National Aeronautics and Space Administration (NASA) has recently released images of Saturn’s moon Titan captured by the Cassini spacecraft, which clearly shows a huge cloud of ice storm approximately 200 KMS above the surface of the satellite.
In the past, Cassini Spacecraft had also snapped an image of a huge cloud of ICE approximately 186 KMS above one of Saturn’s Moon, Titan. Cassini is a joint venture of NASA, European Space Agency (ESA) and the Italian Space Agency (ISA). The image clearly shows that the ice cloud recently found hovering above Saturn’s moon is way bigger in size compared to the last one seen in the year 2012.
Cassini has been keeping a track of the transformation of Autumn to Winter transition on the Saturn’s Moon, Titan, while positioning itself along the Southern Pole of the satellite.
According to the statement of Dr. Carrie Anderson of NASA’s Goddard Space Flight Center, “That cloud has proven to be only the tip of an extensive ice cloud system contained in Titan’s south polar stratosphere, as seen through the night-vision goggles of CIRS”.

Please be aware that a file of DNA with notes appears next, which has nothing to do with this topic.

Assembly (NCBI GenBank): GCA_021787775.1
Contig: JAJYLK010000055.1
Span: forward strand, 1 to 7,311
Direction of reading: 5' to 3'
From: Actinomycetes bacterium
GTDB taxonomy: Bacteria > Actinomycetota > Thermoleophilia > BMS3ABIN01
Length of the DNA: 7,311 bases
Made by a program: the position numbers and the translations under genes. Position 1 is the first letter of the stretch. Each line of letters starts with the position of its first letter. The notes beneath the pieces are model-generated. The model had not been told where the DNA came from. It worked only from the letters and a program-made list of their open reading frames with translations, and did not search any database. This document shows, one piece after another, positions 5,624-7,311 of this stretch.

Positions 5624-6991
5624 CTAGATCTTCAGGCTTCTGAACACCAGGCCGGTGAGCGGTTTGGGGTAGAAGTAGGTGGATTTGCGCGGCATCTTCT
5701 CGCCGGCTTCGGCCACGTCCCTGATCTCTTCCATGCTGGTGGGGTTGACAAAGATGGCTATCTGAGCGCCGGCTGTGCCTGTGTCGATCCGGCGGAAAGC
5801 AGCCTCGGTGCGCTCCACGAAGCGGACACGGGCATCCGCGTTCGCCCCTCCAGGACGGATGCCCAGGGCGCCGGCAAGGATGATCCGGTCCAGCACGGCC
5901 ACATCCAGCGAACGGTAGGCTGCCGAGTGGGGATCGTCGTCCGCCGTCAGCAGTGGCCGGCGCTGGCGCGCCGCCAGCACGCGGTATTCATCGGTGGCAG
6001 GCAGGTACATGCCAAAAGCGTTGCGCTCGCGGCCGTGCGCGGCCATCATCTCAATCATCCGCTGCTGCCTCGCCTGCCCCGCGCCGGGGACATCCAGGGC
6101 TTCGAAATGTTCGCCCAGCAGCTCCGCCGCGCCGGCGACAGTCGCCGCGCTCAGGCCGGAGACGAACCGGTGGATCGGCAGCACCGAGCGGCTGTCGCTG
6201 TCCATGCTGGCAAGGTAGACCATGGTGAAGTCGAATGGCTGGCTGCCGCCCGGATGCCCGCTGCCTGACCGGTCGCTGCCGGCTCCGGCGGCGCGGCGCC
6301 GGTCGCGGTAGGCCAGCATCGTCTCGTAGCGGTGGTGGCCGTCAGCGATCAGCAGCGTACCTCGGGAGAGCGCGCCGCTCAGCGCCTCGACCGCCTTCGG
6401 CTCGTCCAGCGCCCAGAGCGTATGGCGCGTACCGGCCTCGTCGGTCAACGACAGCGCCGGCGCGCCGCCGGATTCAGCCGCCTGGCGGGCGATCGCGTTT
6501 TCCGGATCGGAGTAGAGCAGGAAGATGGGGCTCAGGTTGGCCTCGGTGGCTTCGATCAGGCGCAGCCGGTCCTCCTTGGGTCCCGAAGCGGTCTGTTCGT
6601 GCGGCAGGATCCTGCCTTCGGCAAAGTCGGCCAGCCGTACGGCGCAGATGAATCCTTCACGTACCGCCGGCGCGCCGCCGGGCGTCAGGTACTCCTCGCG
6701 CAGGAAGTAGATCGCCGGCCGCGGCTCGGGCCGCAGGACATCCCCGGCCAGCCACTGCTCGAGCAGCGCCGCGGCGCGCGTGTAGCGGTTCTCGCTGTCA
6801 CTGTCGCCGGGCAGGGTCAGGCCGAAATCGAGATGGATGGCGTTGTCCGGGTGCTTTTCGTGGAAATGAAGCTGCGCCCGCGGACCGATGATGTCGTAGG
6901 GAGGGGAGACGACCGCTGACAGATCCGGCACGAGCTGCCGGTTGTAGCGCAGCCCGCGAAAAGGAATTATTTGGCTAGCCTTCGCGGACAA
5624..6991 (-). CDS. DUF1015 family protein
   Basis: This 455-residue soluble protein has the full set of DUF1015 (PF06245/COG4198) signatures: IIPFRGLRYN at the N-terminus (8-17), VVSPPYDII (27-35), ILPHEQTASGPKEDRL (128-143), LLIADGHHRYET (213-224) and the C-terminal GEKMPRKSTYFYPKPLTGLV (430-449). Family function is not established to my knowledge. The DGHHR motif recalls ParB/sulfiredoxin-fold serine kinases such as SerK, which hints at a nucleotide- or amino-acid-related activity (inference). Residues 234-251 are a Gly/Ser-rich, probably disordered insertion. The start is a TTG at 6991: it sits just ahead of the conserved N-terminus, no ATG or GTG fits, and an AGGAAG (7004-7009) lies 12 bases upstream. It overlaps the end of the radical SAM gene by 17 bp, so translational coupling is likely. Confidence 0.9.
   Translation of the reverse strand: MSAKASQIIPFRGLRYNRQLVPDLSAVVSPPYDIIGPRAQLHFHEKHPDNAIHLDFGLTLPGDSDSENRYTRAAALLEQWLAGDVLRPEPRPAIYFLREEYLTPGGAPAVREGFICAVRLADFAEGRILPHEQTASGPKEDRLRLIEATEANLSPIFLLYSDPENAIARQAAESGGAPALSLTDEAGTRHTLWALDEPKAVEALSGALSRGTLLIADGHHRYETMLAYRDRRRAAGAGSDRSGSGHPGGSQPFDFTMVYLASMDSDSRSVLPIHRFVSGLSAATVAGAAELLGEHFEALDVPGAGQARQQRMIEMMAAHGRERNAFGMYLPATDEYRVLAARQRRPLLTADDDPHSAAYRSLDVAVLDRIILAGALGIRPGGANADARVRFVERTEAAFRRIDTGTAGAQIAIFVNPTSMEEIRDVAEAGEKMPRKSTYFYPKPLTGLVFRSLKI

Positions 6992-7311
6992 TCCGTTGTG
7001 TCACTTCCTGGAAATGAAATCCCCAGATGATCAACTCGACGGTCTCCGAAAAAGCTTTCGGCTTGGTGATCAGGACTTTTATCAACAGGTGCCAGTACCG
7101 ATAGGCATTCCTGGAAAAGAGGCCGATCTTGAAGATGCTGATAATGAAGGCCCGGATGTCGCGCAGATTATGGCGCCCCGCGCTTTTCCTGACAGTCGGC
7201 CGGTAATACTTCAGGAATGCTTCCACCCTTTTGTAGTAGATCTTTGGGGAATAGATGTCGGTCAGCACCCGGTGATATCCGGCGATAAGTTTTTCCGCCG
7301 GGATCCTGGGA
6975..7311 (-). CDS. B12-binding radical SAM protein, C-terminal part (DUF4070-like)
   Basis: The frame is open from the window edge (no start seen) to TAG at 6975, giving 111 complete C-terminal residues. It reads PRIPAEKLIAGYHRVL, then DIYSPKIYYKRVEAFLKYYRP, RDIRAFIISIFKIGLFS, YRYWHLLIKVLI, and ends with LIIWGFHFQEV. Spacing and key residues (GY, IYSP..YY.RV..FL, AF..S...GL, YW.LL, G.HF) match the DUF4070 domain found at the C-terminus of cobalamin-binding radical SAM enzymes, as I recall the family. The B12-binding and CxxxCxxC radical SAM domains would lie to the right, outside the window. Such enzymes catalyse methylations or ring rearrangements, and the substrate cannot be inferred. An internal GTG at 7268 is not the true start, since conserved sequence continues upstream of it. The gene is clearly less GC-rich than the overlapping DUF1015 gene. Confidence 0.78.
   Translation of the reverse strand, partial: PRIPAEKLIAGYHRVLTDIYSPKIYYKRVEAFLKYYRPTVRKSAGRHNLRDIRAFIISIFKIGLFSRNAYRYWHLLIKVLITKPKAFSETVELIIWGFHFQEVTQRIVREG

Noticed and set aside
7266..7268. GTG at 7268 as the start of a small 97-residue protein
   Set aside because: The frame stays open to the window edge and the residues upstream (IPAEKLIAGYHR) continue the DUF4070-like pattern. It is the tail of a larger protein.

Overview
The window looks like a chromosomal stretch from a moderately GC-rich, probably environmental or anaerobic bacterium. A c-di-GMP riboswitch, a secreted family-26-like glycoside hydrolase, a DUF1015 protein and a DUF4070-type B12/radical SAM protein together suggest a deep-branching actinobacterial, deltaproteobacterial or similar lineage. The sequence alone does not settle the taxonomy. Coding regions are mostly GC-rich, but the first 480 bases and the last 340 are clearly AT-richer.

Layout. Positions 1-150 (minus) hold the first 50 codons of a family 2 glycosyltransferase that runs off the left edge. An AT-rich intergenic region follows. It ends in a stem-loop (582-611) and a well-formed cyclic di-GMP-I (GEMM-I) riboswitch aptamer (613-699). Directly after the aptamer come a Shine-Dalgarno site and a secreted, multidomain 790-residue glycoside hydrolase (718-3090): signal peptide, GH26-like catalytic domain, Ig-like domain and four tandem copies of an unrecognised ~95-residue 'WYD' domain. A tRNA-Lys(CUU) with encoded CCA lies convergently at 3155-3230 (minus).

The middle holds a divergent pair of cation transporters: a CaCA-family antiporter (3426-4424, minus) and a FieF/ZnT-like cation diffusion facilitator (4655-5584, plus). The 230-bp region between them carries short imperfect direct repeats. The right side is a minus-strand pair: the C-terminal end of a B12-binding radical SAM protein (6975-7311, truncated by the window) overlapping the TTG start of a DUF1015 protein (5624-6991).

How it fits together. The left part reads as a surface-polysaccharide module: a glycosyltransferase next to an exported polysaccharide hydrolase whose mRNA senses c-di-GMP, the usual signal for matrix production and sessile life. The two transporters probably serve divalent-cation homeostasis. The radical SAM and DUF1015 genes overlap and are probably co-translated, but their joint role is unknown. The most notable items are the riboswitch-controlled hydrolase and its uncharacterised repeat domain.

According to the reports, the temperature of the ice clouds seen along the skies of Titan could very well have a temperature of -238 Fahrenheit. Reports also suggest that these ICE clouds are pretty much like the fog that we have on planet Earth during the winters. The ice clouds are a part of the atmosphere and they are very much affected by the movement of the satellite.
The new cloud spans approximately about 5 degrees in latitude corresponding to an approximate area of 240 KMS. Cassini is all set to study Titan, whose atmosphere basically compromises of Nitrogen, till the end of 2017.
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